Yet the saddest part of all was the fact that those inside the sport had seen this coming a mile off. Drivers and engineers had warned that changing the format would result in confusion and a lack of action towards the end of the session, yet in spite of their pleas, the F1 Commission voted this system through regardless.

Fans at Albert Park reportedly left their seats while Saturday’s qualifying session was still in progress (Credit: Twitter user @chrisraynesf1)

What resulted after the session was the equally farcical sight of those same team bosses – chief culprits among them Toto Wolff, Christian Horner and Niki Lauda – rushing to condemn the very system that they had been partly responsible for pushing through in the first place.

Regardless of the apologies of the aforementioned trio, or the description of the new system by none other than Bernie Ecclestone himself as “crap”, all of this could have been avoided by simply not touching qualifying in the first place.

Martin Brundle summed it up perfectly in commentary when he said that if he was asked to change ten things about Formula One, qualifying would not be on his list. The old system that had been in place since 2006 ensured that cars were on track for the vast majority of the session, but also had the ability to catch out a big name and invariably led to an exciting conclusion.

Almost no one was calling for it to be changed, and now on the evidence of this sorry mess, even fewer people can see why it was.

The fact that an urgent meeting at which the new elimination-style format is almost certain to be ditched will be held tomorrow is proof, if ever it were needed, that those responsible for rushing through this system are now nursing self-inflicted gunshot wounds to their feet.

The only logical solution to this mess is to go back to the system that has served the sport so well over the last decade and ensure that it is in place in time for the next race in Bahrain.

What we got in Melbourne was an ill-conceived experiment that did nothing but attract a deluge of negative headlines and further embarrass the sport on a global stage. Many more debacle of this nature, and the very credibility of Formula One as a serious competition is in grave peril of exceeding tipping point.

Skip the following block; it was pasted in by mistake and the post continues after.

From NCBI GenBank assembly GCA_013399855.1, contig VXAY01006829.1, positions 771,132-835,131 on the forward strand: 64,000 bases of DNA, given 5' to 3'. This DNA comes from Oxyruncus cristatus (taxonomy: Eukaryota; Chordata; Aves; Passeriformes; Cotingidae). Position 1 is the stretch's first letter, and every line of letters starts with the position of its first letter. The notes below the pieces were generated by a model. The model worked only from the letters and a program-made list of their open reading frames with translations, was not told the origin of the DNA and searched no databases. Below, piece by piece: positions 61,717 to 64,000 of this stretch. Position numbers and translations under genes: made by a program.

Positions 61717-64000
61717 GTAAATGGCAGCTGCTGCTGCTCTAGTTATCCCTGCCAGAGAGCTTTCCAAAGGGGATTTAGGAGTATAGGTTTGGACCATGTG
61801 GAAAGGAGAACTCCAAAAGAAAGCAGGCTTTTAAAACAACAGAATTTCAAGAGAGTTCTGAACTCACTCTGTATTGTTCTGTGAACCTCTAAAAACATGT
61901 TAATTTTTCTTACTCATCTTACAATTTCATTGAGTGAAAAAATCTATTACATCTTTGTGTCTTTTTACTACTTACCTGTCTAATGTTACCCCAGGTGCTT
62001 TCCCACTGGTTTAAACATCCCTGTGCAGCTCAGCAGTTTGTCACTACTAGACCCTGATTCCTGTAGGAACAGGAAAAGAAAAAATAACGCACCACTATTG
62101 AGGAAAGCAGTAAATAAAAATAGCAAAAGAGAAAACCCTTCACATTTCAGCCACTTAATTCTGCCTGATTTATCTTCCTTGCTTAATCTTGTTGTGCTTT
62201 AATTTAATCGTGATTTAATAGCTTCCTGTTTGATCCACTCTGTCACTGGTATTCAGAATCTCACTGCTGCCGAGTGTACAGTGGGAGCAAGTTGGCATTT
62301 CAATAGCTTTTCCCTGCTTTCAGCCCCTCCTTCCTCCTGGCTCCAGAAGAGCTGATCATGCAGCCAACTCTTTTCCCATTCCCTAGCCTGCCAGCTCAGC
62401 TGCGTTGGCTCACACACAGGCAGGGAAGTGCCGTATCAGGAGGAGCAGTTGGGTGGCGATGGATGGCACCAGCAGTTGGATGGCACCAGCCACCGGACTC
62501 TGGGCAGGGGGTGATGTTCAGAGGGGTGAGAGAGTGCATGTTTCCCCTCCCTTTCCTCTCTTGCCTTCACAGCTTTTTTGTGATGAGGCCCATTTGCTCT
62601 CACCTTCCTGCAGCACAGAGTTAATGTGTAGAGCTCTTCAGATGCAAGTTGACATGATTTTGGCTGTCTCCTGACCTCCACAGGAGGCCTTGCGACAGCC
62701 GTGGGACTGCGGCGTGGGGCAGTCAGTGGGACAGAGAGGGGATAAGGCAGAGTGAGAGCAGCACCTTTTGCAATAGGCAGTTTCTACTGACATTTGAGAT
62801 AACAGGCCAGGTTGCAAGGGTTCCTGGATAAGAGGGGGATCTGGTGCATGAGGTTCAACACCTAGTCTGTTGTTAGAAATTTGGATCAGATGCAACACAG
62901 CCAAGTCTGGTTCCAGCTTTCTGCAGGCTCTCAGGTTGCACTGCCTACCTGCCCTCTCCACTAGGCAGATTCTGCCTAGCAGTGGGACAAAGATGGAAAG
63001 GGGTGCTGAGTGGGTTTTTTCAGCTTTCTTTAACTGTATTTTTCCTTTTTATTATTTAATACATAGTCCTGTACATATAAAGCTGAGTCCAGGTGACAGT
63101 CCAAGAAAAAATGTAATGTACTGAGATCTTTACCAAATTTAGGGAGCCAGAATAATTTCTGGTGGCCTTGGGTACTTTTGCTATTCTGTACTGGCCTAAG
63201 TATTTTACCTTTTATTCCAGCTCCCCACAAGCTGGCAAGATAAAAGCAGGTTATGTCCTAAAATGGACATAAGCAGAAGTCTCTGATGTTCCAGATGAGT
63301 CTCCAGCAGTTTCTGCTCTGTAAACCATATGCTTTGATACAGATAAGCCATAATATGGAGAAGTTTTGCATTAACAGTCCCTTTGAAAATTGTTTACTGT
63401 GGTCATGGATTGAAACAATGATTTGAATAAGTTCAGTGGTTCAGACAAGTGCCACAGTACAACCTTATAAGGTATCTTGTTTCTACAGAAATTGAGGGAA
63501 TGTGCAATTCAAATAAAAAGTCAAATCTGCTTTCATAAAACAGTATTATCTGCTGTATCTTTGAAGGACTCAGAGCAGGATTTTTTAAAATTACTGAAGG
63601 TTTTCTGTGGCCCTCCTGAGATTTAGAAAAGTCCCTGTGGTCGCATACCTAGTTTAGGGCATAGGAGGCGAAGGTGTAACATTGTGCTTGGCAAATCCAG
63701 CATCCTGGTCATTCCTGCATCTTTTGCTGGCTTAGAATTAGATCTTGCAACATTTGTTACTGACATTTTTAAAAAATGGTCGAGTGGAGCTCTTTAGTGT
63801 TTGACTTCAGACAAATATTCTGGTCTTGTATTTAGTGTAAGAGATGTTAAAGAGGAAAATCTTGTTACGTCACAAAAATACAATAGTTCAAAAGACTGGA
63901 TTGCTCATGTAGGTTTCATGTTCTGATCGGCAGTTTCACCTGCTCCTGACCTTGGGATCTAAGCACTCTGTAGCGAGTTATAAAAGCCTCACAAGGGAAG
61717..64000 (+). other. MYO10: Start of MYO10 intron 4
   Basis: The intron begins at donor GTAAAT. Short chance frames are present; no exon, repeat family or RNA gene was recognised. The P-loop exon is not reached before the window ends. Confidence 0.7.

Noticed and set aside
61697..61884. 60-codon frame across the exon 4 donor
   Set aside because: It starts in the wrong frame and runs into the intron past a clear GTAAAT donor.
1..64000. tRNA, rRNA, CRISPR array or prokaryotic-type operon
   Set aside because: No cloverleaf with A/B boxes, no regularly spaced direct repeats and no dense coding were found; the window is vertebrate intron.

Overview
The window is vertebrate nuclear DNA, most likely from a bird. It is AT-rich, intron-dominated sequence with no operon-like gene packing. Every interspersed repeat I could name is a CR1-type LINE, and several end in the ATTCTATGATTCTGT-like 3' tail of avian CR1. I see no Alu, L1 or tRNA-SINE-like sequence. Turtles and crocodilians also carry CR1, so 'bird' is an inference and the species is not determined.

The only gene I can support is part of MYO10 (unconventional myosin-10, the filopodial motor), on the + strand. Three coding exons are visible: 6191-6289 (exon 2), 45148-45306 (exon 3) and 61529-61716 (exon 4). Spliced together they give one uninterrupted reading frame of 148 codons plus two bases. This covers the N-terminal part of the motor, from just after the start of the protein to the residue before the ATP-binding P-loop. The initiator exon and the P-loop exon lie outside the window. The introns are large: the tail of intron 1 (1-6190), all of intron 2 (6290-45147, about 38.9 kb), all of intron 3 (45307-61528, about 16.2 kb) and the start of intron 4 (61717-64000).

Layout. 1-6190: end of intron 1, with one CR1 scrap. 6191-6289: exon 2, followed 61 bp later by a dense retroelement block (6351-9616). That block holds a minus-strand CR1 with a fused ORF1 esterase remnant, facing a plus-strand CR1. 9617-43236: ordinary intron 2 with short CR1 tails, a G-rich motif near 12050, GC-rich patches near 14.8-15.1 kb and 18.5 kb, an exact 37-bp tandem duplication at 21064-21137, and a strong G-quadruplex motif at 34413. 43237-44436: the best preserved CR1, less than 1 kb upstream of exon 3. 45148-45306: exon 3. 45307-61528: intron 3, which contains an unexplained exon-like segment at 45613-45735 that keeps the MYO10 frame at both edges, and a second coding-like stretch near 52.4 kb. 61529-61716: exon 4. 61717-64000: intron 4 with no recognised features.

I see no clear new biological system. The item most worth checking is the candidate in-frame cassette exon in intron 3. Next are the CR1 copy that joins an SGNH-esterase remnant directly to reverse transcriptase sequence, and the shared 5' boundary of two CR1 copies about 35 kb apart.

Saturday should have been the day that we celebrated the return of Formula One following the end of the winter famine. Instead, it will be remembered for its latest own goal.

Stephen D’Albiac

Maldonado out, Magnussen in: A refreshing change…

Untitled design

A growing poison within Formula One in recent years has been the way in which able talents have been so readily cast aside for no other reason than the lack of contribution they have been able to make in the funding department.

Since 2010, no fewer than nine drivers, all of whom had proved themselves worthy of a place in the cutthroat world of Grand Prix racing, have been left unceremoniously dumped from the sport.

The sole reason? Simply that their pockets were not deep enough to satisfy a litany of teams who are struggling to survive in this age of rising costs, declining sponsorships and an ever-growing calendar.

Although some of these drivers list fell victim to the ruthless world that is the Red Bull Young Driver Programme, that the likes of Sebastien Buemi, Jaime Alguersuari and Jean-Eric Vergne were unable to find drives at other outfits after they were culled by Toro Rosso had little to do with performance.

Similarly, Kevin Magnussen did little at McLaren to show that he could not cut it in the pinnacle of motorsport.

And yet, of these ‘cast-offs’, only Nico Hulkenberg managed to get a proper second chance en route to becoming arguably the best racer on the grid currently plying his trade outside a top team.

Instead, the volume of money is only increasing when it comes to earning a place in the promised land. Forgetting Pastor Maldonado, and the likes of Marcus Ericsson, Esteban Gutierrez and Max Chilton – among others – can all claim to have bought their way onto the grid at one time or other at the expense of their more talented companions.